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Rollsizer vs CasePro

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Posted (edited)
1 hour ago, Sarge said:

40 tends to bulge more than most 9mm so I would probably use a push through on it.  I load 9MAJOR brass I pick up at major matches or buy cheap online or from local sellers when the price is right. I don't have enough problems with it to warrant anything other than using standard loading practices. 

  I don't follow you on the case head separations because of bulged brass being prevented by roll sizing. If it bulges and gets straightened back out it is still a weak spot per say. And if you load a piece of bulged brass without fixing it most likely that won't pass gauge or chamber anyway .

 

I agree with you partially because as mentioned that was my reasoning as well, 9mm brass is a different beast so I am basing my findings on reloading 40 major only, which tends to bulge a lot more than 9 and it is pretty obvious to the eye.

 

Bulged brass will chamber and pass a gauge most of the time, it does not some of the time but in most cases a resizing die will make any bulged brass fit a chamber, this is the problem because once it is loaded and in my 'ready to shoot bin', I will probably end up firing it.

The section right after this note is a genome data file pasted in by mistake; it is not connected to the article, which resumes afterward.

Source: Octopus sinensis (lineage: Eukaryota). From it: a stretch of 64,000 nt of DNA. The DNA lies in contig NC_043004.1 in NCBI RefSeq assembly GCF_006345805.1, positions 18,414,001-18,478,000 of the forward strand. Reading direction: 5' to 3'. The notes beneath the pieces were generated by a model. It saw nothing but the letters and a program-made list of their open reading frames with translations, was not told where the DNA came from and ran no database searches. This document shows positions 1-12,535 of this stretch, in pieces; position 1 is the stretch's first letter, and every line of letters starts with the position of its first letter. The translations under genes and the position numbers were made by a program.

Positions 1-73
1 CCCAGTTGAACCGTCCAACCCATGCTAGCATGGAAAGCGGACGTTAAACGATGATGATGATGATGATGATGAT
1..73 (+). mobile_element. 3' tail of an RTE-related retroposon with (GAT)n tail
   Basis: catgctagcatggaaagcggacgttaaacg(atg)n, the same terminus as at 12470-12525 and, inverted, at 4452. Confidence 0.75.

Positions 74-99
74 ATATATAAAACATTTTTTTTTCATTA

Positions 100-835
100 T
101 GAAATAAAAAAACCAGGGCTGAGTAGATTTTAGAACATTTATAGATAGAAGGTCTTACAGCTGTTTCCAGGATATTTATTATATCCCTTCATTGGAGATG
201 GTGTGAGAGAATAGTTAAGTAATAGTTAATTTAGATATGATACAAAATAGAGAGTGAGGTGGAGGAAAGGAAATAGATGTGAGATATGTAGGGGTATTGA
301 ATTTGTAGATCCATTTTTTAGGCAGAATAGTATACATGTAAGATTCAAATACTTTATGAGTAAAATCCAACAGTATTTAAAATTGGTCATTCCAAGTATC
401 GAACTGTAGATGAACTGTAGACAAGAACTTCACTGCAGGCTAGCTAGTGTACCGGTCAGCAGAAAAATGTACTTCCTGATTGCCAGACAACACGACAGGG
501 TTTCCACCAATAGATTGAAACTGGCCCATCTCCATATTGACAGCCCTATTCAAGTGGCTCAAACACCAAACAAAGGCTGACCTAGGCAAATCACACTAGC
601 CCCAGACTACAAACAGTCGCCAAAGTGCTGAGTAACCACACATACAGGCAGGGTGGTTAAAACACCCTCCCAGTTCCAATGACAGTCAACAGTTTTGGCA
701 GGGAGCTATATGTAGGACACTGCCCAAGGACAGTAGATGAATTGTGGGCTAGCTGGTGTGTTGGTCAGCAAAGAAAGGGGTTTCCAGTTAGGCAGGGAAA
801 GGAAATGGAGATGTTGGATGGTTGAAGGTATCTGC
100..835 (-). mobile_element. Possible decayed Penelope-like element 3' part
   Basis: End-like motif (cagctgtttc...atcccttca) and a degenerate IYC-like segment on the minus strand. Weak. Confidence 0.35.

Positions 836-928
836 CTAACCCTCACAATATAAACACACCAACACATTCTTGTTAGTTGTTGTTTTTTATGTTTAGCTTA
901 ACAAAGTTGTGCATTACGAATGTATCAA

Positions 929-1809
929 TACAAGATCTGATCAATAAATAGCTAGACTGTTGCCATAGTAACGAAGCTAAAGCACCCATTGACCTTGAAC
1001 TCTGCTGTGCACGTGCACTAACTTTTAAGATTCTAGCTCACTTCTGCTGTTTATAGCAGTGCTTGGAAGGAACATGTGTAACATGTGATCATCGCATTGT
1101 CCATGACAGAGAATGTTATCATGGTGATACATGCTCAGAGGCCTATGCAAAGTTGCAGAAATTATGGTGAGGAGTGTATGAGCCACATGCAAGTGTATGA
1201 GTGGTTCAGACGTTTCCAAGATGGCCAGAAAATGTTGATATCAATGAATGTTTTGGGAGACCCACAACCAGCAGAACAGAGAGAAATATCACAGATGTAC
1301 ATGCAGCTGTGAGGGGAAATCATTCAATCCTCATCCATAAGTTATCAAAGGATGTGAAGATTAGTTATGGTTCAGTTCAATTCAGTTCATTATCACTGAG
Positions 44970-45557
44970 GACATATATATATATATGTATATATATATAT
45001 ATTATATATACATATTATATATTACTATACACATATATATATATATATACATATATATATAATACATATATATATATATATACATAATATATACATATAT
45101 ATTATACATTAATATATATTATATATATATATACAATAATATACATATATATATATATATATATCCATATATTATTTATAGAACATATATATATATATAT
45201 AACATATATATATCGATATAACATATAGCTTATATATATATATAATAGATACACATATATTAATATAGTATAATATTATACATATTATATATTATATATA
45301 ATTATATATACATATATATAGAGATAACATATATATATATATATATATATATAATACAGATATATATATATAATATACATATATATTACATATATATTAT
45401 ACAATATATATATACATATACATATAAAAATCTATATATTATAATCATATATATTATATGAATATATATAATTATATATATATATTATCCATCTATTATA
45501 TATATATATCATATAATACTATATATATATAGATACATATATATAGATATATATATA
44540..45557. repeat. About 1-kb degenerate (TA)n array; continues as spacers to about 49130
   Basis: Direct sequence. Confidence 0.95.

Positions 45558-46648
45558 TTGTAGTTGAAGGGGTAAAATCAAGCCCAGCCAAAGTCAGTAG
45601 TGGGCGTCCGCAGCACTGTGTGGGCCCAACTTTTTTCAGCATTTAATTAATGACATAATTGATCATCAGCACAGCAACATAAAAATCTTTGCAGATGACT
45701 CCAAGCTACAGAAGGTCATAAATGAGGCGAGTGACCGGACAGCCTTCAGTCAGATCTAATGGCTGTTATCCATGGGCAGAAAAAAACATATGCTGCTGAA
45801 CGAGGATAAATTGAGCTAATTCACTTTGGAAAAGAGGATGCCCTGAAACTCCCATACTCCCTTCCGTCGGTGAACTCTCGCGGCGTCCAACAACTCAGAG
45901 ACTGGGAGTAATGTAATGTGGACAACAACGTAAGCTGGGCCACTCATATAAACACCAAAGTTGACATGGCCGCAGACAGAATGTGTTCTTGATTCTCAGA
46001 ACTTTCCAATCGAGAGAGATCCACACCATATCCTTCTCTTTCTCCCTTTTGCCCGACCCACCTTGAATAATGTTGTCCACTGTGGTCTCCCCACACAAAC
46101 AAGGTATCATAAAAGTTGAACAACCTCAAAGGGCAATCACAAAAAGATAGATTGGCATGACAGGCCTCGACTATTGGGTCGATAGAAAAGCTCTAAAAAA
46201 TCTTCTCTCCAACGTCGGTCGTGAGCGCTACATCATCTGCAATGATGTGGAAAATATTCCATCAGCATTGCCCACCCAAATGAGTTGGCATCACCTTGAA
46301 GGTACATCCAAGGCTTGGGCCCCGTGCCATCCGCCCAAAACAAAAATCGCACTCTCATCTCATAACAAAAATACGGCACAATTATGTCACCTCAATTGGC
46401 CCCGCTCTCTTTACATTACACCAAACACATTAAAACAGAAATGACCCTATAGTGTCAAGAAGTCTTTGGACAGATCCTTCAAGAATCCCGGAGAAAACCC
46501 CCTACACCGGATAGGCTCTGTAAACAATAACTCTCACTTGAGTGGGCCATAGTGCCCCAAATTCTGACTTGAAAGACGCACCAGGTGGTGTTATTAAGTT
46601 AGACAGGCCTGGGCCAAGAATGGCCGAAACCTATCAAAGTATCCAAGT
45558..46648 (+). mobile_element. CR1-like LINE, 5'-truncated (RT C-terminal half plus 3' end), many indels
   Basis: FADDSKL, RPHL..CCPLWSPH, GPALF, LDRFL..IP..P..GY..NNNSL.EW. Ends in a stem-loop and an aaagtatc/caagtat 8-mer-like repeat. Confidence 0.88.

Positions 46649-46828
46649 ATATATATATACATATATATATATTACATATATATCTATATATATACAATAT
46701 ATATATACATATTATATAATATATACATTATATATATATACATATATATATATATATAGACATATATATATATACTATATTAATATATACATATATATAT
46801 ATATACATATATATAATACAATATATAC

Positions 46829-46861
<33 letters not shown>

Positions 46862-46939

Edit: The problem with this is that a sizing die will not size the web of the brass, instead it will push the bulge down and it will sometimes create an obvious crease on the brass, and this is were we see case failure separation. A roll sized brass has been brought to spec (I believe not exactly to factory spec but close, correct me if wrong) and therefore reducing the chances of case separation

 

Roll sized brass has a much longer lifetime than non roll sized brass according to the owner of Roll Sizer. I spent some time chatting about this with Kevin Whitehead, he is the owner of roll sizer and he would have a much better explanation about it than me as he can give you the dimensions of the brass once it is resized, but in a nutshell, they shoot .357 major loads and they can re-use that brass +30 times. I guess that is due to Australian regulations and the difficulties associated with finding shooting resources, bans on specific caliber, etc.